Long before “nimble,” “flexible,” and “pivot” became the buzzwords of the pandemic, one segment of the workforce already had those things down pat. The career path of an artist is full of twists and turns. Just ask School of Music alumnus James Keith:

“There are lots of ways to make the arts a big part of your life. You can make a life in music that can be extremely satisfying. You just need to realize it might not be exactly what you thought it would be when you were seventeen.”

Keith and his wife, Amanda, came to UNC Greensboro for master’s degrees—his in Music, hers in English. She now holds a prime editing position at Wake Forest Press. He earned an MM in Vocal Performance and went on to get his DMA in Choral Conducting. How then did they wind up owning and operating the Double Oaks Bed & Breakfast in the historic Westerwood neighborhood just across Friendly Avenue from campus? 

In the middle of his doctoral studies, Keith sustained severe injuries in a car fire. He realized that he just couldn’t keep up with the physical demands of teaching and conducting full-time. At the same time, a beautiful, old home on Mendenhall Street became available. Keith says it was meant to be:

“When I first arrived in Greensboro in 2005, I was driving to the School of Music for my audition, I drove by this place. I told my wife I was going to buy it for her one day. We laughed abut that. Several years later we made an offer. We closed the sale on Amanda’s birthday. Double Oaks is my big punt.”

When it comes to business, it has been said that location is everything, and for the Keiths and Double Oaks that couldn’t be more true. Nestled between downtown and Friendly Shopping Center and in close proximity to four college campuses, Double Oaks is in the right place for travellers, locals, faculty, and students.

“We are right here in a neighborhood. It’s a grand house, but it’s still a home. We’re harkening back to what the original family wanted it to be—a place for parties. This place has hallways that are thirteen feet wide. That’s what you have if you want to have people around.”

Double Oaks opened in 2017. Since then, it has become more than an inn. It’s a local watering hole, and on “Wine Wednesdays” guests are always treated to the sounds of UNC Greensboro musicians:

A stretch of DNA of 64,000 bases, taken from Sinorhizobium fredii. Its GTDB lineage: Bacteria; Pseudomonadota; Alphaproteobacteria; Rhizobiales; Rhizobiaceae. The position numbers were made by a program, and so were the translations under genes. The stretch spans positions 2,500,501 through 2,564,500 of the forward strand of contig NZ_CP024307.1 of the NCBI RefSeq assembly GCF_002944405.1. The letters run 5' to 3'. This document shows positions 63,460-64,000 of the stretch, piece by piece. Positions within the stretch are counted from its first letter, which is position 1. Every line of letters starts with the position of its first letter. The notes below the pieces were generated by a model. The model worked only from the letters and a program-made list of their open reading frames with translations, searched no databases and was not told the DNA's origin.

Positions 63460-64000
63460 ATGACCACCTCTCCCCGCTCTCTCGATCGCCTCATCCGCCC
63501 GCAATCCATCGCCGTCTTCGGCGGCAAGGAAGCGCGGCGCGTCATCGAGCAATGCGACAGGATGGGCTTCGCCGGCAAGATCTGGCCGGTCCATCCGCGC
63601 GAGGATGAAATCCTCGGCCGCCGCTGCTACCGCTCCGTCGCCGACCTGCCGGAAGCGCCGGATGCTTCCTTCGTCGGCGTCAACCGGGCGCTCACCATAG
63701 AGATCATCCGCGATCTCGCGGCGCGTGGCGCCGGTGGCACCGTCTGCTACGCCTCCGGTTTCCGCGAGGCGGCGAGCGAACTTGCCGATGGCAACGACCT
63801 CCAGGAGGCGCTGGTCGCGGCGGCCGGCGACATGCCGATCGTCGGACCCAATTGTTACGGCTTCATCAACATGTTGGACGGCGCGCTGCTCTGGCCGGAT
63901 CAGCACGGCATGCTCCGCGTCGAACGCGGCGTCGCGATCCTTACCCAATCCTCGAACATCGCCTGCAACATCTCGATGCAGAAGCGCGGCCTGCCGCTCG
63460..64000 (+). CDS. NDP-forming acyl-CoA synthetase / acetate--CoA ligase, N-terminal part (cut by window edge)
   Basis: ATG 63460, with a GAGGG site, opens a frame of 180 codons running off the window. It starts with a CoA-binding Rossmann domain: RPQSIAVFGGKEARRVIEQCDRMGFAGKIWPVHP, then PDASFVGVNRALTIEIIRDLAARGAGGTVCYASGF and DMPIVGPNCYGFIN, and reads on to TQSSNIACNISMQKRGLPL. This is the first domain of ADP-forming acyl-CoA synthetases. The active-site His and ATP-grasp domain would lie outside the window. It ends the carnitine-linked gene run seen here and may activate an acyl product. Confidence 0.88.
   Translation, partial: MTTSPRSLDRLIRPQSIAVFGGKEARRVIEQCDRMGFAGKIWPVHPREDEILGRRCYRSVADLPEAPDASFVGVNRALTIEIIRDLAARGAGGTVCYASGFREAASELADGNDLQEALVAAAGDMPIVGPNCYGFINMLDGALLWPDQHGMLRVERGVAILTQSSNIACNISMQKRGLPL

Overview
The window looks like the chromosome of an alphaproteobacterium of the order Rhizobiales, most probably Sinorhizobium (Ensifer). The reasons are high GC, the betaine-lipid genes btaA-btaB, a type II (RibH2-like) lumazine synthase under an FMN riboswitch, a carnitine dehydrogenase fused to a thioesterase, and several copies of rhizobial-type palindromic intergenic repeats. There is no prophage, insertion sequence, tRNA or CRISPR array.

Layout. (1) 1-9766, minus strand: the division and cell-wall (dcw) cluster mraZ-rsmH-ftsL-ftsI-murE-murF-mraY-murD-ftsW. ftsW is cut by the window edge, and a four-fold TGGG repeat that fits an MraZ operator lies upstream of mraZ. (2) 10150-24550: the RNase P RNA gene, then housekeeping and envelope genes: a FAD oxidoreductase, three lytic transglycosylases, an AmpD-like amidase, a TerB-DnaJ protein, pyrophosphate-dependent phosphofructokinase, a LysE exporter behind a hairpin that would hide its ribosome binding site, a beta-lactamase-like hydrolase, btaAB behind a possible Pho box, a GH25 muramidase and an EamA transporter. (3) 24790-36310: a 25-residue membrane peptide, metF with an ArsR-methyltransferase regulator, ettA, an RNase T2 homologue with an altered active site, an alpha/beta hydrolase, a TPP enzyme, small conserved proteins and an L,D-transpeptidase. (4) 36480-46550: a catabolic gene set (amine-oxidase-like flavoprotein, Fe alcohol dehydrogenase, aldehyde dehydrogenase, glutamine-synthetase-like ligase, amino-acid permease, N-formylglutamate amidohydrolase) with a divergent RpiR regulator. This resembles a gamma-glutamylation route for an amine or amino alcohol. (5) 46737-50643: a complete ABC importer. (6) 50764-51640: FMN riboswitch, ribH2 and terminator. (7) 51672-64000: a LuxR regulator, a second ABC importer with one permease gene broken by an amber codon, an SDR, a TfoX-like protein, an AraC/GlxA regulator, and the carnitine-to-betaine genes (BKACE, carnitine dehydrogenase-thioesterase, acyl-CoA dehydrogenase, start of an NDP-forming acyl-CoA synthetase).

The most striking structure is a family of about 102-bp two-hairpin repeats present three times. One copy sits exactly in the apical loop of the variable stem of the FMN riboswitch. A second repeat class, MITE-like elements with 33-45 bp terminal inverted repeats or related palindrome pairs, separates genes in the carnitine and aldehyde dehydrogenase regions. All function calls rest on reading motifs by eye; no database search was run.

“Music makes all the difference. I really treasure my relationship with the University and especially the School of Music. I want this to be a place for young musicians to get their start. They work here awhile then move on. Our last band leader is now at Juilliard. I can’t give them a 40 hour a week job, but it’s a steady gig, and the networking gets them jobs like weddings and other events.”

And sometimes you have to create the jobs for yourself:

“There‘s nothing about the arts that is not networking and connection building. It all hinges on those relationships. Even though the fire took away my ability to be a full-time conductor at a university, I still wanted to do that work. Through the years as an innkeeper, I’ve gotten to know the Greensboro Symphony conductor. He stays at Double Oaks when he’s in town, so we started talking, and we formed the Greensboro Master Chorale. I, along with another UNCG alum, were supposed to conduct on opening night of the Tanger Center for the Performing Arts in April 2020. The pandemic prevented that from happening, but maybe the Chorale will start back up when things get better.”

The Keiths say plans are underway to expand their business and their relationship with UNCG into the western part of the state. They are looking at a hotel built in 1833 in Burnsville, which is the home of Parkway Playhouse, the oldest continually operating summer theater in North Carolina. It was established in 1947 by Dr. William Raymond Taylor, former UNCG Theatre head and the namesake of Taylor Theatre.

Running an inn may not be what he started out to do, but like most artists, James Keith knows how to pivot:

“There’s a natural entrepreneurial aspect to the arts as a career. I gotta admit I’m having a blast. This is not a bad life.”

Story by Terri W. Relos

Photo credit:  Jiyoung Park, University Communications